At its Nov. 8 meeting, the Forest Preserve Board of directors approved six grants totaling $132,110. With this latest round, the Foundation’s total awards for 2019 comes to nearly half a million dollars. The grants will continue Foundation support for the Conservation Corps/Forest Preserve Experience program and ecological restoration in Cranberry Slough and Cap Sauers Holding Preserve and the volunteer recognition program. Two are first-time grants. They will support restoration work in Schubert’s Woods in southern Cook County and Perkins Woods in Evanston.

“These grants round out our 2019 cycle with funding for our key investment areas: next-generation environmental advocates, climate change mitigation and family recreation in the Forest Preserves of Cook County,” Foundation President and Executive Director Shelley Davis said. “Our grantmaking increased significantly this year, allowing us to extend our impact in ways that make the Forest Preserves more accessible and enjoyable for all.”

Conservation Corps, Forest Preserve Experience ($75,000)

In 2020, the Forest Preserve Experience Program (FPE) will engage a minimum of 84 high school youth (ages 14 to 19) through this five-week summer jobs program that provides paid employment for young people whose families utilize the services of the Housing Authority of Cook County. First launched in 2016, the program has proved to be highly successful. The 2019 program had a 84 percent retention rate. In 2020, participants will again be recruited from the south and west sides of Cook County and deployed to work at their local forest preserve. Youths work in teams of 10-14 and are led by trained adult leaders and young adult (18 to 20 years old) assistant leaders.

Cranberry Slough Restoration ($25,000)

Located in the heart of the Palos Preserves, Cranberry Slough Nature Preserve is the top priority preserve for restoration within the Forest Preserves, as identified in the Forest Preserves Natural and Cultural Resources Master Plan. With the help of the Forest Preserve Foundation, invasive brush has nearly been eradicated within the preserve. However, more work remains to be done. Due to lack of fire in the past, there is an overabundance of trees within the woodlands. These overly dense tree stands contribute to over-shading, which has damaged the native plant and pollinator community below them. The Forest Preserves will use the grant to restore 11 acres of Cranberry Slough Nature Preserve by thinning shade trees. This grant will help restore 11 acres to better ecological health by increasing the amount of light reaching the ground. This increased light will stimulate the growth of native plants on the ground – the plants that crucial pollinators rely on for their survival.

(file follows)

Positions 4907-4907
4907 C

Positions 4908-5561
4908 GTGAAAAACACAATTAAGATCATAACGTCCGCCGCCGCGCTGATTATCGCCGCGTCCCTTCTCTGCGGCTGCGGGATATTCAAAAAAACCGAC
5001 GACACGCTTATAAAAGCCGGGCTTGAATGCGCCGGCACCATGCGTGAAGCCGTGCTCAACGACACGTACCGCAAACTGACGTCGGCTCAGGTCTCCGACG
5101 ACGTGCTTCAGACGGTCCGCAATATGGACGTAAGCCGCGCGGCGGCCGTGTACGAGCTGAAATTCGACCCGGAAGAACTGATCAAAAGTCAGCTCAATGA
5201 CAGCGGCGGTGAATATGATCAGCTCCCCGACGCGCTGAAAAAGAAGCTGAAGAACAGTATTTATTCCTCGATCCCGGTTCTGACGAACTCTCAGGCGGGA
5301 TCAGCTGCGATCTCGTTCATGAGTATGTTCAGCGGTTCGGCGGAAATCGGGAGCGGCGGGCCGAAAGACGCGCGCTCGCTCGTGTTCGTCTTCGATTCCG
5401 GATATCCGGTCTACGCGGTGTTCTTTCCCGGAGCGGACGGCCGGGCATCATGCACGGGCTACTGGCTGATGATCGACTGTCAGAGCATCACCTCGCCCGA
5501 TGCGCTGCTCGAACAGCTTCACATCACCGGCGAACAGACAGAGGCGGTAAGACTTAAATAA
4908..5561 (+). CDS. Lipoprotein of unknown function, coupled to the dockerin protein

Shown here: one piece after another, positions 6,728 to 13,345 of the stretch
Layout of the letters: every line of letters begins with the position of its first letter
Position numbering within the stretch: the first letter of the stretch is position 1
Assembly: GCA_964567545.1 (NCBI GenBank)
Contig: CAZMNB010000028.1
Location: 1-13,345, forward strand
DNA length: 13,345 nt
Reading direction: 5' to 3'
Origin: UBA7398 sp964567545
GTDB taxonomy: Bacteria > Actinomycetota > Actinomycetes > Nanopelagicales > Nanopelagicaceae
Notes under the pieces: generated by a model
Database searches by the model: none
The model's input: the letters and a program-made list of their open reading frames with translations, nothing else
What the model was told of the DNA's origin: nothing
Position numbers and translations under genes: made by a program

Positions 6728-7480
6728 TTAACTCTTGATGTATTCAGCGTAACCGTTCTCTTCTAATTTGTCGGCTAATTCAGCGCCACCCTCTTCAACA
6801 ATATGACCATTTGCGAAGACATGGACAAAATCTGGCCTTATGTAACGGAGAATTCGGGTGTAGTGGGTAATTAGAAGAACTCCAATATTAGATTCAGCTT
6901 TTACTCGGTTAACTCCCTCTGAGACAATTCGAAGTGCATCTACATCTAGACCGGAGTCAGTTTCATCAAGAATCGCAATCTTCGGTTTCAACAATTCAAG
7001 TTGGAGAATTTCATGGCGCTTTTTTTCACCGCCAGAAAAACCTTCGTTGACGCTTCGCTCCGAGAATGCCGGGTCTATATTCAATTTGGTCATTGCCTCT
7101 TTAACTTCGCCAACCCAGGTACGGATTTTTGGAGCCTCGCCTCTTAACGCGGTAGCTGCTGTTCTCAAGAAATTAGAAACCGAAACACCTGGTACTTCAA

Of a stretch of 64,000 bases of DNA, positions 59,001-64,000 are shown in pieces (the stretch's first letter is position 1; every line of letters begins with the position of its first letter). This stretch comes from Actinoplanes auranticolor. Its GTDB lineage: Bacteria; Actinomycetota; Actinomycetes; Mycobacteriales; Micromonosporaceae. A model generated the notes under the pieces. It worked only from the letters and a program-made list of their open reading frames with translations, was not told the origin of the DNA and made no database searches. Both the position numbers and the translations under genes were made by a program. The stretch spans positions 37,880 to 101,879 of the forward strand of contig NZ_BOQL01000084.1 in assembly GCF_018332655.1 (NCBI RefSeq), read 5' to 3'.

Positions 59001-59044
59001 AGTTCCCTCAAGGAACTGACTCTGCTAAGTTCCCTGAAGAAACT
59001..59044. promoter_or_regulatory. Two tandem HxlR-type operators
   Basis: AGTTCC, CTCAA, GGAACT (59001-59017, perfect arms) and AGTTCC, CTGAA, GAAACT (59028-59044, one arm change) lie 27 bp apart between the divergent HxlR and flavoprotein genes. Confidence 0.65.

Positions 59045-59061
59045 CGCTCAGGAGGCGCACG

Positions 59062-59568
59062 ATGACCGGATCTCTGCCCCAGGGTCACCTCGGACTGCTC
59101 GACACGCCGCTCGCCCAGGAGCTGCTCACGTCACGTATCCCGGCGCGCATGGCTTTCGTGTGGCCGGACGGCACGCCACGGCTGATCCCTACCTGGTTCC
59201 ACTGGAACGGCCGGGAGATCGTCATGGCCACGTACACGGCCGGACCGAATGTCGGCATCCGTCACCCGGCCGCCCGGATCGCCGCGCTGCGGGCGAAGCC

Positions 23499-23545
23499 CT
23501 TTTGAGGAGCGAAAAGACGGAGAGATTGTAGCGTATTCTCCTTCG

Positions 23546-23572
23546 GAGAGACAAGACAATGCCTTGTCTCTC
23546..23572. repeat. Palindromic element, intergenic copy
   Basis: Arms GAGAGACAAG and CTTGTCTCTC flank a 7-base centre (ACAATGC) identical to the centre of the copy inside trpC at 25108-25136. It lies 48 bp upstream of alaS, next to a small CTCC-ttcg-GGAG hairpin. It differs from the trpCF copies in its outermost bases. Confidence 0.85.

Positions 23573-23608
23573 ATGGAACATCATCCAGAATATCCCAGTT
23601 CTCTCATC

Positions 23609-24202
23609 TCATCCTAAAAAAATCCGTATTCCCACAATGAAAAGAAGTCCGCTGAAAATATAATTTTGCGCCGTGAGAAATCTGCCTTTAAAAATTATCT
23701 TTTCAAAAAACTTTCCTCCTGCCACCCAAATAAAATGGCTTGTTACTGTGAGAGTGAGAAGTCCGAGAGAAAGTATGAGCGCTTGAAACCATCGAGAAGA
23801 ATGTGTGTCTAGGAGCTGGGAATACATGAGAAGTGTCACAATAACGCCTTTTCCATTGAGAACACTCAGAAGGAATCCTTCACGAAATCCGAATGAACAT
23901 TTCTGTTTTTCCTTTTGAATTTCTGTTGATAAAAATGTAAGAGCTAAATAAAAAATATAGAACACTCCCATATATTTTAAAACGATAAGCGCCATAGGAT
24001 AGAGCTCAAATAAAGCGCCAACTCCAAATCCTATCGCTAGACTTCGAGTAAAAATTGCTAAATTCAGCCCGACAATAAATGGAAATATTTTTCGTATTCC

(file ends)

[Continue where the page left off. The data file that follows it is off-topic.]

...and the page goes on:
Cap Sauers Nature Preserve Restoration ($25,000)

Cap Sauers Holding is the largest preserve within the 10,000-acre Palos system and the largest dedicated Illinois state nature preserve in northeast Illinois. Oak woodlands, savannas, prairies and wetlands harbor a wide variety of native plants and animals and many people visit the site to explore nature. The Forest Preserves’ Natural and Cultural Resources Master Plan identifies this area as one of its highest priorities. The Resource Management Department will use funds from the Foundation to restore 10 acres of Cap Sauers Holding Nature Preserves by removing invasive brush. This work will restore 10 acres of brushed-in lands to better ecological health and connect two key habitat areas currently isolated from one another.

Phase 1 of Oak Woodland Restoration at Schubert’s Woods ($4,500)

The Forest Preserves of Cook County will remove invasive brush across 20 acres at Schubert’s Woods, located in Park Forest and Chicago Heights/South Chicago Heights in southern Cook County. Schubert’s Woods is a high-quality oak woodland remnant that is part of Sauk Lake, a 1,500-acre woodland system. Sauk Lake has been identified as the Forest Preserves’ 10th highest priority landscape for restoration through its Natural and Cultural Resource Master Plan.

Perkins Woods Shrub Plantings ($1,440)

Perkins Woods is the only forest preserve in Evanston. The small 7.5-acre preserve is popular with birds and people flock there during spring and fall migration to see warblers and other migratory birds. An enthusiastic group of volunteers helps to care for the site, removing invasive species such as buckthorn and garlic mustard. Over the last several years, the volunteers have been adding native shrubs to the preserve to provide additional habitat and food for birds. This grant will support the planting of native shrubs appropriate for Perkins Woods.

Volunteer Recognition Program ($1,170)

The Forest Preserves of Cook County has a long history with volunteers and seeks to recognize them for the considerable time that they commit to enhancing the preserves. Beginning in 2015, the Forest Preserves, through the help of the Forest Preserve Foundation and Comcast, launched the Preserves’ first official Volunteer Recognition Program. This grant is possible via the Comcast Foundation, and this will be the fourth year the Foundation has supported this program.

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